With DirectX 12 coming soon with Windows 10, VR technology ramping up from multiple vendors, and the Vulkan API already debuted, it’s an exceedingly interesting time to be in PC gaming. AMD’s GCN architecture is three years old at this point, but certain features baked into the chips at launch (and expanded with Hawaii in 2013) are only now coming into their own, thanks to the improvements ushered in by next-generation APIs.
One of the critical technologies underpinning this argument is the Asynchronous Command Engine (ACEs) that are part of every GCN-class video card. The original HD 7900 family had two ACE’s per GPU, while AMD’s Hawaii-class hardware bumped that even further, to eight.
AMD’s Graphics Core Next (GCN) GPUs are capable of asynchronous execution to some degree, as are Nvidia GPUs based on the GTX 900 “Maxwell” family. Previous Nvidia cards like Kepler and even the GTX Titan were not.
What’s an Asynchronous Command Engine?
The ACE units inside AMD’s GCN architecture are designed for flexibility. The chart below explains the difference — instead of being forced to execute a single queue via pre-determined order, even when it makes no sense to do so, tasks from different queues can be scheduled and completed independently. This gives the GPU some limited ability to execute tasks out-of-order — if the GPU knows that a time-sensitive operation that only needs 10ns of compute time is in the queue alongside a long memory copy that isn’t particularly time sensitive, but will take 100,000ns, it can pull the short task, complete it, and then run the longer operation.
The point of using ACE’s is that they allow the GPU to process and execute multiple command streams in parallel. In DirectX11, this capability wasn’t really accessible — the API was heavily abstracted, and multiple developers have told us that multi-threading support in DX11 was essentially broken from Day 1. As a result, there’s been no real way to tell the graphics card to handle graphics and compute in the same workload.
AMD’s original GCN hardware may have debuted with just two ACEs, but AMD claims that it added six ACE units to Hawaii as part of a forward-looking plan, knowing that the hardware would one day be useful. That’s precisely the sort of thing you’d expect a company to say, but there’s some objective evidence that Team Red is being honest. Back when GCN and Nvidia’s Kepler were going head to head, it quickly became apparent that while the two companies were neck and neck in gaming, AMD’s GCN was far more powerful than Nvidia’s GK104 and GK110 in many GPGPU workloads. The comparison was particularly lopsided in cryptocurrency mining, where AMD cards were able to shred Nvidia hardware thanks to a more powerful compute engine and support for some SHA-1 functions in hardware.
When AMD built Kaveri and the SoCs for the PS4 and Xbox One, it included eight ACEs in those chips as well. The thinking behind that move was that adding more asynchronous compute capability would allow programmers to use the GPU’s computational horsepower more effectively. Physics and certain other types of in-game calculations, including some of the work that’s done in virtual reality simulation, can be handled in the background.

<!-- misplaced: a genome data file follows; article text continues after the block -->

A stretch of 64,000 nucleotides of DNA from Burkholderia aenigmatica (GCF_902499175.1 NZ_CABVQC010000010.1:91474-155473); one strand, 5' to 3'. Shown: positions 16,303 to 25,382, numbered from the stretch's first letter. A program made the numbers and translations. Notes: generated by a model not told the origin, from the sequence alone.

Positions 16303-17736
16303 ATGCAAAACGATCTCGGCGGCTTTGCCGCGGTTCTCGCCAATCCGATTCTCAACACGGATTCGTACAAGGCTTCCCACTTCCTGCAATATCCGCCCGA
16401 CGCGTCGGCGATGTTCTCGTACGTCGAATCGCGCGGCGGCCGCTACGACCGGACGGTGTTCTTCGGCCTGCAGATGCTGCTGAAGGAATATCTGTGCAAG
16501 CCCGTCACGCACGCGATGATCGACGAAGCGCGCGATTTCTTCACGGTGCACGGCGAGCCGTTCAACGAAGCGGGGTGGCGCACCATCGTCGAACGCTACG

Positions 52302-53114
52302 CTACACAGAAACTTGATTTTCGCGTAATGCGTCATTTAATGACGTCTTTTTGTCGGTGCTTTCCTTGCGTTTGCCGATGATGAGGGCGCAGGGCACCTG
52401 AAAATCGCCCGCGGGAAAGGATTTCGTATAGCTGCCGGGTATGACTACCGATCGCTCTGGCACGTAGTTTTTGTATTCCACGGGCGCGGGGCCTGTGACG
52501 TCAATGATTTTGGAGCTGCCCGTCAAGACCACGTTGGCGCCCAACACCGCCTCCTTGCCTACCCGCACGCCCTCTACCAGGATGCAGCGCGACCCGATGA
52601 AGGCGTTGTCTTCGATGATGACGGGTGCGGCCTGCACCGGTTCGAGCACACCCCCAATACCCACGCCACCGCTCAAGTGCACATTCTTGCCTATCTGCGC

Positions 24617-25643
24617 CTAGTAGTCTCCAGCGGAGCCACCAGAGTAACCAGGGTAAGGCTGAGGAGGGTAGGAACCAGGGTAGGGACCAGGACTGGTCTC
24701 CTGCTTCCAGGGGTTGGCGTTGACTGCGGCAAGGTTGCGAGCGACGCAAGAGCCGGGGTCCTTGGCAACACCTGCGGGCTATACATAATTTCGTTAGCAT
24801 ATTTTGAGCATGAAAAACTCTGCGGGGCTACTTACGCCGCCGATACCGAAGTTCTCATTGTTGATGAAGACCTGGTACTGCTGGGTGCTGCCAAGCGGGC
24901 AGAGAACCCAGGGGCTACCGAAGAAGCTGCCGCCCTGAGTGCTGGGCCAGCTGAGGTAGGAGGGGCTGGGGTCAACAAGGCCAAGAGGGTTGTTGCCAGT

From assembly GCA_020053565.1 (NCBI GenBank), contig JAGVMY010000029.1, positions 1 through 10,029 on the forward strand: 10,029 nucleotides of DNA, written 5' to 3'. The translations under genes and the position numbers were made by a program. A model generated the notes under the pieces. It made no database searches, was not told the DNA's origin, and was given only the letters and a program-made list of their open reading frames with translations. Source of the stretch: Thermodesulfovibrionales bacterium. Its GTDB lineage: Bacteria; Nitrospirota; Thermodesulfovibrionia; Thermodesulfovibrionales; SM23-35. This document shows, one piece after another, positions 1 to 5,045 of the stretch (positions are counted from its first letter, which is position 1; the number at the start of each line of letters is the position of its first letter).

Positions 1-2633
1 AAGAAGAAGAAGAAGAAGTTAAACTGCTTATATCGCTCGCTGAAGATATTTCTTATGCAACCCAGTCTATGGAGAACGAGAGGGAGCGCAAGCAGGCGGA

AMD’s argument is that with DX12 (and Mantle / Vulkan), developers can finally use these engines to their full potential. In the image above, the top pipeline is the DX11 method of doing things, in which work is mostly being handled serially. The bottom image is the DX12 methodology.
Whether programmers will take advantage of these specific AMD capabilities is an open question, but the fact that both the PS4 and Xbox one have a full set of ACEs to work with suggests that they may. If developers are writing the code to execute on GCN hardware already, moving that support over to DX12 and Windows 10 is no big deal.
Right now, AMD has only released information on the PS4’s use of asynchronous shaders, but that doesn’t mean the Xbox One can’t. It’s possible that the DX12 API push that Microsoft is planning for that console will add the capability.
AMD is also pushing ACE’s as a major feature for its LiquidVR platform — a fundamental capability that it claims will give Radeon cards an edge over their Nvidia counterparts. We’ll need to see final hardware and drivers before making any such conclusions, of course, but the compute capabilities of the company’s cards are well established. It’s worth noting that while AMD did have an advantage in this area over Kepler, which had only one compute and one graphics pipeline, Maxwell has one graphics pipeline and 32 compute pipes, compared to just 8 AMD ACEs. Whether this impacts performance or not in shipping titles is something we’ll only be able to answer once DX12 games that specifically use these features are in-market.
The question, from the end-user perspective, obviously boils down to which company is going to offer better performance (or price/performance ratio) in the next-generation DX12 API. It’s far too early to make a determination on that front — recent 3DMark 12 benchmarks put AMD’s R9 290X out in front of Nvidia’s GTX 980, while Star Swarm results from earlier this year reversed that result.
What is clear is that DX12 and Vulkan are reinventing 3D APIs and, by extension, game development in ways we haven’t seen in years. The new capabilities of these frameworks are set to improve everything from multi-GPU configurations to VR displays. Toss in features like 4K monitors and FreeSync / G-Sync support, and it’s an exciting time for the PC gaming industry.